More than 50 persons crowded into the governor’s conference room as he used four pens to sign the historic bill that will make the teaching of labor history and collective bargaining part of the state’s standards for public schools in Wisconsin.
“Once again Wisconsin leads the way in progressive labor legislation,” commented Steve Cupery, president of the Wisconsin Labor History Society. “As far as we can tell, Wisconsin is the first state to have enacted such a law. We expect others will follow our example.”
John Wagnitz, on the staff of Sen. Dave Hansen (D-Green Bay), said that the senator’s office has been getting inquiries from around the nation about the bill. Sen. Hansen and Rep. Andy Jorgensen (D-Fort Atkinson) co-authored the bill. It passed both houses of the legislature, with most Democrats in support, along with a few Republican members. Much of the work in developing the current bill was done in the Assembly’s Committee on Labor, chaired by Rep. (and former school board member) Christine Sinicki (D-Milwaukee).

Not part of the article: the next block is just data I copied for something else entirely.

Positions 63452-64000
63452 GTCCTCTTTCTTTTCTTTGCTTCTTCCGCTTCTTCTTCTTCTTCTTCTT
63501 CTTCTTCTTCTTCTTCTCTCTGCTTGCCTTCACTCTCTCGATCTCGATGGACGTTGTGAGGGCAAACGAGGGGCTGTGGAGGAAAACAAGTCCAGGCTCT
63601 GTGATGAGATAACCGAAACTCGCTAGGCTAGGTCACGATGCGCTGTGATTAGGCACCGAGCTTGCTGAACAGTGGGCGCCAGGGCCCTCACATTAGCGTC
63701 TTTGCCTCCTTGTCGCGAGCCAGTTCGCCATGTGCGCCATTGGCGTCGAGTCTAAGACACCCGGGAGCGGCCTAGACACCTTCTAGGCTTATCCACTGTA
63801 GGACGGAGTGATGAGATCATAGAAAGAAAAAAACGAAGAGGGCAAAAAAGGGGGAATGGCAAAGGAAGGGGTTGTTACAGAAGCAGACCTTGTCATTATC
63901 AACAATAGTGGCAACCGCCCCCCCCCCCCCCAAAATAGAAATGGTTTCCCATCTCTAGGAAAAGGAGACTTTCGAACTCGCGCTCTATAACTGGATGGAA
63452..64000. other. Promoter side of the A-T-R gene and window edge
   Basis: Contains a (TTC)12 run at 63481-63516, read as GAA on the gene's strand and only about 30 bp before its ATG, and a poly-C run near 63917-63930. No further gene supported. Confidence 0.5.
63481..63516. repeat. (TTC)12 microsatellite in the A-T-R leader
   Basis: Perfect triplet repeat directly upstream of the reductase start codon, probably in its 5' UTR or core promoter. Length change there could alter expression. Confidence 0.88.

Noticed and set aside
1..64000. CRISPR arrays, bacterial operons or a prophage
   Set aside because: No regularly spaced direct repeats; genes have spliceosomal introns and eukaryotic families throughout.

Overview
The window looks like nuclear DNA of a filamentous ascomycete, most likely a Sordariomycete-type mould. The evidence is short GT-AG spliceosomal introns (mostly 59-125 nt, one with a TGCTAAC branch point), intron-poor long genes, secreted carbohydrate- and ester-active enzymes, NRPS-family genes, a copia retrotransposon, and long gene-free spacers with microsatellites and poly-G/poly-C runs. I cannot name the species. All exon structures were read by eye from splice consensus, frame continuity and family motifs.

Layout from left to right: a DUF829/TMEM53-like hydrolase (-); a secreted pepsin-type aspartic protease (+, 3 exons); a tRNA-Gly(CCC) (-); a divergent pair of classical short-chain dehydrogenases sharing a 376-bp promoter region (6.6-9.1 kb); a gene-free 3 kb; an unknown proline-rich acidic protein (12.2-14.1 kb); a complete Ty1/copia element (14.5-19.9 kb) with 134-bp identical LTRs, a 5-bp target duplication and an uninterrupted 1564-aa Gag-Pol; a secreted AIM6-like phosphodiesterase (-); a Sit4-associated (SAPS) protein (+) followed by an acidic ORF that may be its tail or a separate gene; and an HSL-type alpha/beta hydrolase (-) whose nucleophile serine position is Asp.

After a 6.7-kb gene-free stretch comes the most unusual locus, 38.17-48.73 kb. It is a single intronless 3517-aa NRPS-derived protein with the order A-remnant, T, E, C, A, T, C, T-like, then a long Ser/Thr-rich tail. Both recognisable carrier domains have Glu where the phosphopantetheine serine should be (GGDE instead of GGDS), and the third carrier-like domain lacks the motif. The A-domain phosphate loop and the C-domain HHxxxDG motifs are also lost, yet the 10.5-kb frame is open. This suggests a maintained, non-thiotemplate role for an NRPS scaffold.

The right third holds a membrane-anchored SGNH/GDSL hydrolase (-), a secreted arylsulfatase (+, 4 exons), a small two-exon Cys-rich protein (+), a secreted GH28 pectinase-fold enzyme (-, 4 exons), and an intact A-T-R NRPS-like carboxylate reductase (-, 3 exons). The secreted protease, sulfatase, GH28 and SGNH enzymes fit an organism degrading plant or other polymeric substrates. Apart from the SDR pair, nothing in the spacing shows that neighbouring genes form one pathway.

In signing the bill, Gov. Doyle cited the importance of elections to achieving legislative goals. He recalled the lengthy effort to pass the bill, with it often passing one house of the legislature, and being stranded in the other.
He said for the first time in the last dozen years both houses of the Legislature, and the governor’s office, were in control of Democrats, nearly all of whom support legislation calling for teaching of labor history and collective bargaining in the schools.
“I’m happy to sign this bill so that Wisconsin students understand how important the labor movement was in creating some of the most basic workplace rights that Wisconsin families enjoy today,” Governor Doyle said.
The Wisconsin Labor History Society has made the teaching of labor history in the schools one of its key objectives since its founding in 1981. As early as 1985, the WLHS worked with the State Superintendent of Public Instruction Bert Grover to involve labor history in state instruction plans.
The long battle to pass legislation that urged the teaching of Labor History in the Schools began with a dedicated effort in the 1997-98 Legislative session when the first bill was introduced.